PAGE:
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WCF: Watched by many, joined by thousands, artistes perform to the beat of the festival

In October last year, Garbang Singh (28) heard about auditions being held for a “grand” bhangra performance, to be held on the banks of the Yamuna, at a festival in Delhi.

Written by Pritha Chatterjee | Delhi | Updated: March 13, 2016 4:58:00 am
sri sri ravi shankar, art of living, world culture festival, world culture festival new delhi, natioanl green tribunal on world culture festival, delhi news The contingent from Punjab. Pritha Chatterjee

In October last year, Garbang Singh (28) heard about auditions being held for a “grand” bhangra performance, to be held on the banks of the Yamuna, at a festival in Delhi. Singh, who has “done bhangra all his life”, decided to give it a shot. Six months later, he was at Art of Living (AOL) Foundation’s World Culture Festival, a member of the 1000-strong troupe from Punjab which performed at the event.

“It was a great offer. They said selected dancers would be taken to Delhi, and the event would be attended by VIPs. I am glad I got a chance to dance here,” says Singh. He says he is not associated with the Art of Living movement, but came here only for the experience.

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His fellow performer, 23-year-old Harnam Singh, is a history student in MA final year. “I am here to perform. I am not a follower of Guruji but I am glad he has given us this opportunity. It was an amazing performance,” says Singh.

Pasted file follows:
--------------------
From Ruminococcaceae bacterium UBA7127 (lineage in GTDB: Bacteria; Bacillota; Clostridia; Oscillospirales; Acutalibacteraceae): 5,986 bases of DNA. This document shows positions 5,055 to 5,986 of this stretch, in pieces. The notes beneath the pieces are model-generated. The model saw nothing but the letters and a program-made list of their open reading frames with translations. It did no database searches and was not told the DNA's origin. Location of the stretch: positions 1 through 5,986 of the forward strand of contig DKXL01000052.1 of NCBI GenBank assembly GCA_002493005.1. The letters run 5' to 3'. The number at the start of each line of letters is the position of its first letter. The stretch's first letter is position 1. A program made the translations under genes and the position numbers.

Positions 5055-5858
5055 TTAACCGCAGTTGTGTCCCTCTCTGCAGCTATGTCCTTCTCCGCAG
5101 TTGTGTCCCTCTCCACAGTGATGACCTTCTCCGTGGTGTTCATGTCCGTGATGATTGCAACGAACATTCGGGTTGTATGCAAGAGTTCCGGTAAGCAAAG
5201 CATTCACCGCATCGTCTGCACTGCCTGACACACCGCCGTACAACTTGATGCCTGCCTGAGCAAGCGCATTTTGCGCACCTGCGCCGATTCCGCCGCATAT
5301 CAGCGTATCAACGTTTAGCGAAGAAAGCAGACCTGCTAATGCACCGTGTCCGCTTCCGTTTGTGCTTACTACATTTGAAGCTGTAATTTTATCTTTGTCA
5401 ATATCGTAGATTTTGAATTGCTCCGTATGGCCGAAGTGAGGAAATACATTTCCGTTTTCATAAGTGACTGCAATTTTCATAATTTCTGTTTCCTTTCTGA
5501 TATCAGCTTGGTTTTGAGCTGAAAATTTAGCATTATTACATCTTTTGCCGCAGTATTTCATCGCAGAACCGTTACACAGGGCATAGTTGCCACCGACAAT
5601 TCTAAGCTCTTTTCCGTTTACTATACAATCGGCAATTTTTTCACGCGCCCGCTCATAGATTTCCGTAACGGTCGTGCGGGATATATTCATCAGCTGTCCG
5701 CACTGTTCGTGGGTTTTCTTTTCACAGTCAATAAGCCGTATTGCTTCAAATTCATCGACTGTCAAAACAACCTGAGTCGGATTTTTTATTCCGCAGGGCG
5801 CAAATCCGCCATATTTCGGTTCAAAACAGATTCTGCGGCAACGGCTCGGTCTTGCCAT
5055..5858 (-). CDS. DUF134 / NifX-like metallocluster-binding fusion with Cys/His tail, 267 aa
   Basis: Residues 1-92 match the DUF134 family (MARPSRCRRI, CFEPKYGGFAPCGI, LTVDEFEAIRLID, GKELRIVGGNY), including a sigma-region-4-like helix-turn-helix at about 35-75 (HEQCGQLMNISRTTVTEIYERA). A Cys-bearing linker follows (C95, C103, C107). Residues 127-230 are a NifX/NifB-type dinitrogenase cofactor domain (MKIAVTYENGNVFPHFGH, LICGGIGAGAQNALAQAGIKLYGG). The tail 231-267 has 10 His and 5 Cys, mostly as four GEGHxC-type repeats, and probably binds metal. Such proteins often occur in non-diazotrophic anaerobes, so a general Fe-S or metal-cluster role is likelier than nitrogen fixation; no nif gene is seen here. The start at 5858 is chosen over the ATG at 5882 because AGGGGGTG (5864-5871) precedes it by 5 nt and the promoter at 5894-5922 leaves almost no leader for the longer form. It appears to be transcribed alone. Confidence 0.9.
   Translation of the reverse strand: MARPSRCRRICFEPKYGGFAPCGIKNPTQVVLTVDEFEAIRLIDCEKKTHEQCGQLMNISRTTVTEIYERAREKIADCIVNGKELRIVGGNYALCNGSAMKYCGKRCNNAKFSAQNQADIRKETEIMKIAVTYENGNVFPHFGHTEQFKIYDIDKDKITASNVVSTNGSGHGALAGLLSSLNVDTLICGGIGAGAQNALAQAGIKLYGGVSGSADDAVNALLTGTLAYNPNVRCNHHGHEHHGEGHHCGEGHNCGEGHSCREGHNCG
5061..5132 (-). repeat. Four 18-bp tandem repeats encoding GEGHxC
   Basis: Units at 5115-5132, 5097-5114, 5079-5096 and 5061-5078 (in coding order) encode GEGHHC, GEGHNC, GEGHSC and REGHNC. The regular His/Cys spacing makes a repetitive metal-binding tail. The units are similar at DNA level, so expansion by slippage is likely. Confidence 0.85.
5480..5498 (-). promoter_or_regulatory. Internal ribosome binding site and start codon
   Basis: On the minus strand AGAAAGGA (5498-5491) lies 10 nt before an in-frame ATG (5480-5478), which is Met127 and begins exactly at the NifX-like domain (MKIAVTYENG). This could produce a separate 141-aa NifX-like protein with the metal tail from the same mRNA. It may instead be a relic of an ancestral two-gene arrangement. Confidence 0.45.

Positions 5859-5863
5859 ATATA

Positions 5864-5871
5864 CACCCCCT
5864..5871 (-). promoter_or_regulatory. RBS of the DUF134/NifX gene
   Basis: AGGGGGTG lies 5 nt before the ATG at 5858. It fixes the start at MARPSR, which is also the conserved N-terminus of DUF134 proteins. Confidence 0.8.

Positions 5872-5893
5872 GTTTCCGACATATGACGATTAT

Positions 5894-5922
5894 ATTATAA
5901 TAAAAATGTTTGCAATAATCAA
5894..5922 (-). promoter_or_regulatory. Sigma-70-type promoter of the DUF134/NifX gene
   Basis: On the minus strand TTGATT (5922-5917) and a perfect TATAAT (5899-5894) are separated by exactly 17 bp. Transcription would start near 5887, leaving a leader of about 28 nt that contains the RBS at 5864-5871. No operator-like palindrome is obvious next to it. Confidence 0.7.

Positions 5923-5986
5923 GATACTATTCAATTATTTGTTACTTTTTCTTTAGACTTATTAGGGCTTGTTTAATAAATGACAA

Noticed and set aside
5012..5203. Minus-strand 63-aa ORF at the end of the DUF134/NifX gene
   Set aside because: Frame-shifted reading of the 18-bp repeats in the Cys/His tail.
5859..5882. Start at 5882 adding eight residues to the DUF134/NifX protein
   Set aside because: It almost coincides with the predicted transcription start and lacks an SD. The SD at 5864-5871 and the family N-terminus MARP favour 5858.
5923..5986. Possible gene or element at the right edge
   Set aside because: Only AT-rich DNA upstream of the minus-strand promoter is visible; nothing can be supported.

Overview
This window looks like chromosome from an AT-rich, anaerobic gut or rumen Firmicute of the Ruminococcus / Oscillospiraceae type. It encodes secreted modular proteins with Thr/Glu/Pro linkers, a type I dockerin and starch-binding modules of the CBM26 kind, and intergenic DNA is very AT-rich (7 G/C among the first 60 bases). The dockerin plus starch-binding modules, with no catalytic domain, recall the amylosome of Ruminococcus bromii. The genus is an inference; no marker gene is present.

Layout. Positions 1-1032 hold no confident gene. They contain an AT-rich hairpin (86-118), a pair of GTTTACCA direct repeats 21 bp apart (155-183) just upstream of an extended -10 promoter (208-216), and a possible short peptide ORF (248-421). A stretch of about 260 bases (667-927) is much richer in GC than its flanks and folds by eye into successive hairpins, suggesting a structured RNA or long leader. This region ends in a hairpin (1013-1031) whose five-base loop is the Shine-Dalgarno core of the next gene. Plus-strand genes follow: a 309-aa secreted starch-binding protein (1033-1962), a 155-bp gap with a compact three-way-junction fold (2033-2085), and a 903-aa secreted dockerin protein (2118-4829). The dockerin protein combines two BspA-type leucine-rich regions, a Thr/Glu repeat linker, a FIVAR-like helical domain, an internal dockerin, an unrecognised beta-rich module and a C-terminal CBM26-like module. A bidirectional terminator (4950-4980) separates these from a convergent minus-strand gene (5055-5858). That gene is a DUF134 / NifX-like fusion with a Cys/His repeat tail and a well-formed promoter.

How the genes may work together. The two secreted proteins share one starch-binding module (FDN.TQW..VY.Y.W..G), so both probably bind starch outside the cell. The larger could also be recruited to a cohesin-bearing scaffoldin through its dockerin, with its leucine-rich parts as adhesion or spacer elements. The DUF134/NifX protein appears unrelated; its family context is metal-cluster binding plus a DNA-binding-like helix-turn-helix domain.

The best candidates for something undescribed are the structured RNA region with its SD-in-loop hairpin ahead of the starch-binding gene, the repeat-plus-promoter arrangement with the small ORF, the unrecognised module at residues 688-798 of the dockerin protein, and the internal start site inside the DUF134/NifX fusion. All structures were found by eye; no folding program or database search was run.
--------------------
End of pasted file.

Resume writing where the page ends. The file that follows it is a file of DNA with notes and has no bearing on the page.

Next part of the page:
Like members of the Punjab contingent, artistes from across the country say they went through auditions, organised by local AOL units, last year. While the coordinators and organisers of almost all state performances are associated with AOL, many of the performers in these contingents say they heard about AOL founder Sri Sri Ravi Shankar for the first time after their selection.

Mukesh Thakur, a singer from Faridabad, is in charge of a troupe called Melody Music Entertainment . In August last year, he heard about auditions for the 35-instrument symphony from a musician in his group, associated with the AOL. The performance has become one of the highlights of the World Cultural Festival, he says.

“It seemed like a great concept… as many as 8,000 musicians playing 35 instruments from across the world,” he says, adding, “I had never heard of Sri Sri before coming here”.

Matching pitch with Thakur and other performers, Dr Richa Mishra, a music teacher from Kanpur, played the harmonium in the same orchestra. She heard of the auditions from Suparna Mishra, a friend associated with AOL who also played the harmonium in the orchestra. The orchestra music was composed by Charu Roy, who is associated with AOL. “It has been a great experience,” she says.

The Dhangari dhol troupe from Maharashtra, another contingent with over 1,000 performers, dances to beats of the dhol. Nikhil Patil (32), a student from Pune and a member of the group, has been associated with the AOL Foundation for the last four years. “I got my friends, who play the dhol, together… we organised auditions from among our members,” he said.

Artistes had been preparing for the performance months in advance, says Art of Living spokesperson Neema Kamdar. “Our AOL units engaged with artistes in their area for various months for this festival, and held auditions across the country and the world. The selected artistes have been brought here ,” she says.

Asked at a press conference if the artistes are receiving any kind of payment for their performance, Kamdar said she will check the issue and revert.

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